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Stonewall Argus Newspaper Archive: May 9, 1917 - Page 1

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Publication: Stonewall Argus

Location: Stonewall, Manitoba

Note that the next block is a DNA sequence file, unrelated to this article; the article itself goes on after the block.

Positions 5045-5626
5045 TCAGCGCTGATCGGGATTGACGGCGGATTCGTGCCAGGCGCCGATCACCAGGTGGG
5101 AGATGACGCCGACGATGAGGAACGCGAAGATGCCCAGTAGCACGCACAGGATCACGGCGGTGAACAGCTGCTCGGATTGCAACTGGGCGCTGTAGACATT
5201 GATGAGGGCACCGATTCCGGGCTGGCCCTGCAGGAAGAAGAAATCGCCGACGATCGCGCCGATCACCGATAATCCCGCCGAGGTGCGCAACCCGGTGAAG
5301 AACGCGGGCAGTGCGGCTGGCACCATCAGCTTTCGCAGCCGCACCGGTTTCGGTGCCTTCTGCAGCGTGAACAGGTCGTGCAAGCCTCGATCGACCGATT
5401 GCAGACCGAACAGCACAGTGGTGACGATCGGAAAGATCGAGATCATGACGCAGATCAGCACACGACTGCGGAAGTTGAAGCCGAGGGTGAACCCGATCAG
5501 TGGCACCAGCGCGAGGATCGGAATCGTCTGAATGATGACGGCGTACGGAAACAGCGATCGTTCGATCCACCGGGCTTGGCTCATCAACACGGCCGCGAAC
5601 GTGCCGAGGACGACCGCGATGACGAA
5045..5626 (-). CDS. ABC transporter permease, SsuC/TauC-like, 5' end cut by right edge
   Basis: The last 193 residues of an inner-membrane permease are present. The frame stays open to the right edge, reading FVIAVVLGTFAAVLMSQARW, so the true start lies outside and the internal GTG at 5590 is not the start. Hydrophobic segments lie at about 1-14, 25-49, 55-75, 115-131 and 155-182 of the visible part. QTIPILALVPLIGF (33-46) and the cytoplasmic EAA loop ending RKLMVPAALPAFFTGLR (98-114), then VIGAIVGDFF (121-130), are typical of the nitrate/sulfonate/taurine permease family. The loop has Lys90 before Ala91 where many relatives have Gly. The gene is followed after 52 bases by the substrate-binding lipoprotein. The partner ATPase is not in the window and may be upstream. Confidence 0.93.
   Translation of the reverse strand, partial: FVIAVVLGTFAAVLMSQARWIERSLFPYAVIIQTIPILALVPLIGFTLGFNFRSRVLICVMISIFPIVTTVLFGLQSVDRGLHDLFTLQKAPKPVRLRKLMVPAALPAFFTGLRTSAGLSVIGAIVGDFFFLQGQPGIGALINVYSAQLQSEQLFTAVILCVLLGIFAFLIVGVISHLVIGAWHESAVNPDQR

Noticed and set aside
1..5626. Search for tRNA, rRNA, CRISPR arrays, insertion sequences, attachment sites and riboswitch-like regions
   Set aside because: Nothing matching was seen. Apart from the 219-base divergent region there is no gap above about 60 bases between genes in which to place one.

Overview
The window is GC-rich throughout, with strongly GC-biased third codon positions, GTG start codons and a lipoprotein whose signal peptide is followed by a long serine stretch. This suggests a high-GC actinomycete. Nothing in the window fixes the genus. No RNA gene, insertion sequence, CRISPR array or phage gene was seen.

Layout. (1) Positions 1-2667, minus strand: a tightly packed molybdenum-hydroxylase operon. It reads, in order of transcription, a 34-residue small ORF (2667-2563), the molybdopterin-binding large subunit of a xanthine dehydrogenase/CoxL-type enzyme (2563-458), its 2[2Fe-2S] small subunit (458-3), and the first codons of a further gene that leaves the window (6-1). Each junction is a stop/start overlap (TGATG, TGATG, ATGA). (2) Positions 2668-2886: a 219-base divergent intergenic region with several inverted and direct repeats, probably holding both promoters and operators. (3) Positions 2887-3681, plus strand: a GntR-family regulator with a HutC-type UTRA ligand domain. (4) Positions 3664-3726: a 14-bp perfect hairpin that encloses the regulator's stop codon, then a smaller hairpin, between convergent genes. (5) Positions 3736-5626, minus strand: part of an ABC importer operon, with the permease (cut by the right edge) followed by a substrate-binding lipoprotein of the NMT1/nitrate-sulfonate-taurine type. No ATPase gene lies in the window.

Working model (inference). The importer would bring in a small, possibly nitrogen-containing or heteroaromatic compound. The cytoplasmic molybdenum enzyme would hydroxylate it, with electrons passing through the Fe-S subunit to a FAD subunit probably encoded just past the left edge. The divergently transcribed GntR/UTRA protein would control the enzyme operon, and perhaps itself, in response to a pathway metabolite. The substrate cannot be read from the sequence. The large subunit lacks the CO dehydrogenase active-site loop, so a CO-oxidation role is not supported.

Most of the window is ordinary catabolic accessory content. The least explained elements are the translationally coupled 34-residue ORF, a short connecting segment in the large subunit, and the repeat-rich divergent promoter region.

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   Stonewall Argus (Newspaper) - May 9, 1917, Stonewall, Manitoba                                STONE MANITOBA COMBINE TO FREE WORLD FROM MILITARIfUND ABSOLUTISM THHIK WAYS PRESENTED OF ENDING THE WAR increasing Indications That the Central Powers Are Casting Ahom for Some Way to Bring the War to an as the Final Catastrophe is Drawing Near Hungry Germany in a speech de lutrcd a few days ago in New ihe world is out to suppress and and the will pass from Germany when i lohiizollern dynasty is over mid ihc people taken In govi rnmcnt into their own In this statement he has iu d two of the ways in which nnany is undergoing strangula tion a third one is the economic dej of the whole In I Mllur the pressure on Gerj fiiany is that of three differing tornlaird exerted by inraiijv of armies and navies eco by unprofitable expen ditures and an effective vnd encouraged and intenst d by the so far successful revolu tion in Any one of these fac tors might acting in udijnate to otTcct the collapse of resisting power it seems absolutely certain that their close oopiralion must soon reduce the Powers to If j docs tinfinal catastrophe will lr all the more when it connote inevitable threefold There arc Increasing indica tions that all the Central Ausli Bulgaria und casting about for of bringing the war to an They know by this time that then is not the slightest chance of breakup of the Allied combination ijiititist While the Allies are noi likely to make a separate peace any of the nations on the other the fact that it is open to them so may be a means of bringing ai pressure to bear on Ormany to ask for peace with an honest offer of reasonable Meanwhile the fighting tiitist go In such a war there can 1 no provisional cessation of hostil Against a foe BO efficient as the German armies in France and Belgium there must maintained an increasingly vigorous and sustained series of Sooner or later the vholfi combination must break and the harder the pressure the Miorter will be the interval of sus pense and A German Miscalculation Morale Is the Factor of Chief Value in War Morale is such an allimportant factor in the war that it seems that a scientific people like the Germans did not take more ac count of That they did calculate upon it to some is tut their point of view misled them in their Many careless readers confuse the two mor al and even in and while there is undoubtedly a connection between the it is of a subjective nature which the Ger mans appear to have left out of ac The dictionary defines mor ale as state of with reference to and the especially of a number of pet sons associated in some dangerous as soldiers in It is that the idea ex tends to a nation as well as an and that national courage and zeal form a most important ele ment in such a struggle as the world This is where the miscalcula tion of the Germans comes Their morale rested on a material So so much so many gnus and so much muni tions of in these and con Such appears to be the Ger man Germany never seems to have learned that human nature or that it may attain some sublimation or admixture with high er elements that change its quality and power of They that nickel gives a new quality to steel when mingled with it in a pro portion of about three per never realized that there might be some nickel admixture in the steel of character which would create an en tiicly new power of The democratic spirit is the nickel in the steel of human In Germany there is no real no real and therefore no real Only the Kaiser can depend upon only the Kaiser can represent and other men must depend upon the Kaiser and the Kaisers arrangements and pre When these fail all In French and British democracies and in the Russian pat riarchate every man learns to de pend upon God himself and on his own the unconquerable morale of a true Contentment in India Large Portion of the Country la Not Under British Administration The notion prevails in the United States that all India belongs to British and is administered by says Saint Nihol Singh in a recent This is an utterly erroneous A very large and populous portion of the peninsula in the possession of its own uid is ruled by with little or no interference from the I have coined the term Indian India to differentiate be tween the India belonging to Indians and that in the possession of the Indian with its area of square almost onethird as large as continental United Its is a little more than fourfifths that of this Po British India is It is divided into three presidencies and twelve which arc un der the supreme government of In presided over by the Viceroy and who under the Secretary of State for India a member of the British In dian on the is not one political During recent years 1 have had privilege of coming in close con tact with several Indians who rule their own right and and I have watched their public and pri vate Without a single excep I have found the Indian rulers to be men of great administrative capacity and all de voted to the welfare of their sub jects and interested in all sorts of reform Not many pub lic serVants or business men in America or elsewhere work so hard as do these Indian Austrian Balderdash How1 Strange Is the Austrian Idea of State The Vienna Arbcitcr or gan of the Austrian quotes the followingpassage from the the organ of the court as a typical example of the condensed balderdash characteristic of this paper In all that concerns the spirit of public the justice and righteousness of the government of the the sanity of the constitu tion and its policy during the we in Austria are incomparably su perior to our How grandly stands the constitution of Austria Hungary beside the constitutions of States like France and where the leaders of the nation are condemned to be mere mouthpieces for Austria declared war on Serbia because our splendid heir to the throne had been and be cause it was necessary to root out the nests of the How absolutely moral was such a motive for war How grand the Austrian idea of State 1 The British and American Navies relations between the British Tind American navies have Always been not only in the of the cor In producing Mahan the Amer ican navy has put ours under a spec ial Mahan may said to have discovered for us the real secret of Nelsons and the true meaning of the great deeds of our other naval Both navies today are thus the heirs to the same and You say that Miss Oldstyle is suffering from severe mental shock What caused it shei been claiming that shes only twentyeight years old and then somebody found her name In one of those Ago columns in the Huns Grossly Deceived Women Most Gullible of Writes Northcliffes Man Writing of middle class Thomas Curtin said While there are an increasing number of doubters among the German man kind as to the accuracy of state ments issued by the in the class with which I mostly came into contact in Germany the women are blindfolded and believe all they are So is the in fluence of government propaganda on the people of Germany that in a town where I met two English ladies married to Germans they believed that Germany had Verdun In her had annihilated the English tioops mainly black on the Spmme had defeated the English fleet in the battle Skagerack and reduced greater part of the forti and munition fac tories of London to ruins by Zeppe Their anguish for the fate of their English relations was and they were intensely hopeful that England would accept any sort of terms of peace in order to prevent the invasions which some people in Germany still believe War Is a Great Unifier War is a great educator and a great It has modified and chastened all our It has left us not Free Traders and Tariff and but These old divi sions of opinion which once signified much have now dwindled to their true What is at stak is seen to be nothing less than the existence and survival of the British In the light of the great danger and the great when some sacrificing their oth er a are prepared to sacrifice their And we say all honor io such strange as it may opinions are to some more val uable than the London Morning Honesty or Pride Whats the little Two boys were and I got struck with a Thats it the innocent bystander always gets hurt Bnt I dont know as I was an in nocent I was what they was fight in I Placard the Set Forth the True Conditions i Much as heard few months shortly after the appointment ot llerr liatorki as food of notorious placard hich was printed and rjmilatcd by among the mavsis of the Germvinj working and aiming the diirs This placard clearly j written by popular wished to tin masses where tluy ere luiug led by cliques in and called on tin in j to rise in protest Infore it was too Its suppression was vigorously sought by the Am sterdam correspondent of the Daily j Chronicle reports in sending the full The following extracts from it What was bound to happen has At Mer and many other places disturbances among the hungry masses have oc curred in front of the food Our Slatcofsicgegovcrnmcnt only answers with State of police military ollweg accuses ling land of the crime of causing hunger in and out1 men and other government supporters bablo it after But the govern ment ought to have known that things would happen War against France and Tjigland must needs lead to the cutting off of War makers Wicked ene mies have done it on But the only counterquestion Why have you followed the encircling policy The German government followed imperialistic policy which upset all Germany came into con flict with and finally united the Austrian Slantska davcr and with hopelessly bankrupt Turkey and brought about the world On this crime was for this government did nothing to meet star Why was nothing done lie cause war does not hurt the gov ernment jun food but enriches If from the outset of the struggle against hunger and misery serious measures had been then the blinded masses would haverecogniz ed the seriousness of the and the clamour for war would have The people have been intoxicated for this reason with howling about at the same time being handed over to the capi talistic food The ruling classes did not want to give up their mad lust for annexa and lied to the people by tell ing them that if they held out Ger many would dictate peace and domi nate the They have lied to They said the German submarines will cut off Englands and England will be made to crave for and thus the war be These are only fairy tales for child The submarine warfare will bring more enemies on our but there no possibility of cutting off Englands now or even if Germany had ten times as many submarines as she actually Then it has been dangled before cur eyes that the offensive against the Balkans would give us more breathing space and Abundant food would come from This was a deliberate for the Turkish government cannot feed its own army any And now they would console us by pointing to the next All suffering will end whenthe new crop is they This also is a deliberate Now there is nothing The occupied territories have been crop ped There is no longer enough to distribute to satisfy peoples hun What of the future The war can be carried on for another six and perhaps for a whole while the people will be left to a slow death from how our future generation will be and to the terrible sacri fices of dead and mutilated on thp battlefields will be added the further sacrifices of women and children who will fall victims to diseases owing to An Overseas Institute Foster Interests at Home and Abroad of Couh trymcn Overseas In addition to ilu iui it ihcic1 How arc tlusf of the Ui he strengthened in their IK allegiance to the Father This is llifprobrVm which is forced by I he fciuuK s of i mule and Museum in tin inter is 01 overseas Germans al Slnlt under the patronage of cm the King of and principal shippers and VALUE OF THE HOME TOWN TO ITS ADJACENT FARMING COMMUNITY land 1en ARClJMENI lRONf BASIS OF CUNTS the war there ud will be trcmcn Germany may to Building Up the Town Adds Dollars to the Value of tl Land Fixed Investments and Means Social iind Hdncational Advantages 1C I Uie your land to a reasonably look forward in linn an almost of Ivr overseas No time iniift be lost in arranging for the sary supply of all available raw ma terials equally urgent is the ques Umi of an extension of markets for The cordial cooperation of the overseas iJerman i1 absolutely These and similar thoughts occupy he founders of an institute which is to supply a knowledge of overseas Germans and their conditions of life to the nation at to further their interests at home and and to awaken an intelligent interest among the masses of the people in the concerns of those colonies of German men who are our advanced guard The museum is not to c a cabinet of Among all the various objects exhibited there is to be i living Overseas Germany is to be shown in the midst of her surroundings and in her dealings with native peoples and In this way the imperial German IW familiar with countries in which is becoming vitally Some interesting details regarding it nature of the collections arc given in an article contributed by Carl Uhlig to Berliner Tuge They are to embrace the in tellectual and material possessions of the overseas in addi much that is important in the in which his life is The German dornestie and its clothing utensils of all the produce of arts and objects of means of transport and and all that fitly il lustrates or explains the ar religious and social institutions of the country are all to be exhibit Each country where Germans are standing at the mi I posts of our worldmission will have its own special But this is not There will be an important department devoted to Germau shippinglines trading foreign countries where Germans are another will illustrate the German press in those and a third will be devoted to exhibits bearing on overseas German attention will be giveij to displaying processes of manufacture froin the raw material to the finished article of variouscommodities in which Germany is largely and which are produced by such as cotton and Finally there will be the Institute and Museum which has been planned on a vast and veiy Much shelfroom will be given to books on economic but other subjects will not be It will be the aim of the founders to makrj the library a complete fountain of knowledge re garding those foreign countries which come within the orbit of our economic and cultural worldmis the more money it takes to buy We all know About the tiling the owner tries to do when you dicker for a piece of is to justify the high price you are asking by pointing out how close the land to and the good roads lead ing to lie knows this is the most appealing argument close tu can put ow tt and adjoining good roads is not desirable be to have must have good stores there uo other way to make iland to have good anej od vou iHiisi give them a chance to tlirhe and Vou must them You do not abuse out because Mich treatment dors not and tin same personal in terest is at stake in community Vou must consider the mer chants of your town as a community Tommy and the Soldier Stationed in Egypt Bewails the Conditions Sergeant of the Lanca stationed somewhere in bewails a number of evils in that theatre of There is too much daylight It strikes you when you look or or The new helmet worn by us is certainly a protector apainst the rays of the but as no one has invented a plan for turning a cavity in the helmet into an ice storage we must endure the I cannot say that I am charmed with the mirages one sees At first they were but when I saw the other day a huge army gal loping toward with clouds of white snow belynd them I felt as if were being Vbat we enjoy out here is The monotcny of the desert may please men like Hall but with us boys who left home to smash up the power of the Turk we have no use for anything that does not end hi It smokes here there is something Didnt Her That dame asked me for some consummated said the grocers new boy with You correct did you asked the nix Im onto me job better clan I jest handed her a can of consecrated lye ansaid Exchange It might be well while you are cor recting your disobedient offspring to remember that you did not die Gerard in Berlin Hated by Germans for His Sympathy With British Prisoners The plain talk by exminister to in N York about the treatment given prisoners by the ismerely a repetition of what he said the authorities in His unpopular ity in Berlin because of his refusal to keep his eyes shut to conditions was A correspondent of an English writing after escap ing from the German said ot Ambassador Gerard Of the neutral ambassadors that I met in Berlin the only one win Bccmed to me to have any outstand ing personality was the American who sharcc Lloyd George the reputa tionof being the best hated man in the At the VVilhelmstrasse lie positively detested because of his outspoken remarks about the dis graceful condition prisoner camps in of the British am causo crops can be marketed lluj investment in which you are both in least trouble and but there directly and directly Vou other social and economical adare a as it in vour outages as and the bftter yon your home the better your in vestment will Vou cant make your home U Consider the cold matter o 11 town is worth to the people own ing land in the measured irom a dollars and cents Johnson of the Missouri Agricultural Station made a careful investigation of 650 farms and he proved by actual figures what a lot of us have known in a i general way for a long For in the locality inves the 7V farms within two miles of town had an average value of per acre as compared with per acre for the 1SJ farms from two to four miles from town per acre for the 126 farms four to six miles from town for the 113 farms to eight miles from and for the 149 farms over eight miles from Johnson says that the most rapid decrease in value occurred in the first six after which the difference of a mile or two from town made less relative In another he points out that 42 farms valued at or more per had an average of about two and onehalf miles to mar ket 62 in the group had nearly three and the 275 in the group five miles to 246 in the group averaged six and one fourth miles to town These figures are Listen to this In one locality a farm of 160 acres two and onehalf miles from town had a market value of while the same kind of farm located six and onefourth miles from town was only worth And if you told man who owned the first farm that his home town was actually worth in dollars and cents to he would probably spend a good deal of lining ito show you that he would be off without the town at We have gotten so in the ha bit of lambasting our home most of the time for some petty po litical that we frequently re fuse to sec the truth when it is plac ed before us in actual Just the when we get off by overcome our jealousies and temporarily forget about the town man that we have it in then we really have to admit that the home town is far and away the most valuable asset to every many woman and child in the This leads us a step Once ve commence we no sooner have one of them answer ed than we ask Our first question was Whats the good of the home town and we answered it by saying among other it really donated to one man and like to every other man owning land in the And now we ask the second ques What makes a valu able home town We might dodge the question by Lots of if we arc we will get close to the truth by say The because with out the merchants there would be no It is just as impossible to have a town without merchants as it is to have a lake without The mer chants make the town just as the water makes the Of better unless you arc on the it and give the business there the proper chance for a normal and legitimate Remember the story of the farmer who was so selfish and shortsighted that tried to make money by stunting his When he finally sold the he found that he had paid a mighty big price for the feed he had Jusl how many of us have driver into town with any thought of what our loss would be if that town wcrr wiped out entirely and never replac ed How many of us have consider d that the town really meant any thing to us except for a little wild on our part at times How nany of us have considered that the ucrchants of the town were conferr ng upon and upon all f the advantages worth ill dollars and cents immeasurably more than any vrofits they got out Of US If we woke up some morning and iouud that five thousand worth of uninsured buildings dad up in smoke during the we wouldnt need anybody to the loss was going us Still your home town ma mean even more than that to you but nobody has been thinking much along that line until A good and good roads leading to are going to be two live from now And dont forget that is quite often measured How long docs it lake to go to town is a more common ques tion flow far is it farm on a good one that fan be Used with speed and comfort day in the is nearer to from a practical standpoint at six niilcs than another is at on a rotten other things have to but the fact also because of his repeated warn ings to the German government as to the grave effect on German American diplomatic relations tha would be caused by resumption o unlimited There was much talk of a plot to murder and 1 recall the great excitement which j prevailed when he was the object of a rude demonstration at the Eight Times Zero An Irishman went into a jewelers Bhop to buy a The showed him for Murdherl TCI dollars for that bit of a clock Is there anything wonderful about it said the that is an eightday And whats that asked the pros pective it goes eight days without So much as said the Irish scratching his theres wan thing Id like to be after asking If it goes eight days without winding how for the sake of will it go if ye wind it you think we should have a more elastic currency elastic Why dont they make it nigre adhesive be that without you would have no town and the better the mercantile estab the better the we move along to the third How is the home town to have good merchants Dear there is no secret about it at Good stores in your home town are the result of They have to be encouraged and maintain You have to get them just like you mature superior horses and by treating them fairly and giving them a chance to In the language of the You cant play a lone hand in your com munity and get away with it very and the business game is just the If the town is to help you you must help the and the beauty of it by benefiting the youvalways and invariably benefit yourself These benefits arc direct and in Building up the town adds dollars to the value of your land aiu other fixed That point is Nobody seriously disputes It means greater social and edu cational benefits tha cannot be measured by dollars am but while apparently indirect they are direct again in the sense that they to the value of your fixed because these arc among the desirable things foi which people generally arc willing to pay In summing as the lawyer sifting out all the evidence am considering a few pertinent facts you first want a good home town and you want it as near to you as you wan good roads leading to An American Tribute Caspar Whitney in the New York Evening Post Englands conduct towards her German residents and her German prisoners and the German dead shot down from those assassins of the the and delivered up by those assassins of the the U has provided an exhibition of broadmindedness and of the sporting spirit such as the world has not be fore To observe the col lective Englishman at work in his town or on the march or on the fir ingline is to impel you to take ofl your hat to Those Americans who now seize upon every pretest to take a fling at England will be thauking God before the German beast is beaten into compliance with decency that England is and that the spirit to uphold national honor and to fight for human still rules at least in the land of cnr Pilgrim CoOperative Wool Marketing Saskatchewan Department of Api culture AssiHting the Farmers The Cooperative Organization branch of the Saskatchewan Depart ment of Agriculture will again con duct a cooperative wool gathering project in In a circular mailed to all the sheep owners in Saskatche wan attention is drawn to the fact that this which was first un dertaken in when 180 sheep men marketed pounds of wool through the branch for an average price of 17 34 cents per grown from year to year until in 487 consignments aggregating 890 pounds was realizing au average price of 3213 cents per All sheep men in the province are invited to take advantage of the departments marketing facilities dur ing the 1917 An advance payment at the rate of 20 cents per pound will be forward ed producers as soon as the wool is and when it has been sold ji final payment will be return ing the entire proceeds realized from the sale of the less the actual cost of storage and handling No charge whatever made for the marketing rendered by the will Manitobas Firet Gold The first carload of goldbearing quartz ever shipped from the pro vince of Manitoba was sent to be smelted at It was min ed at Herb near La in Northern So you have taken to carrying n round a1 monkey This is going too you never go was his wifes somewhaj ambiguous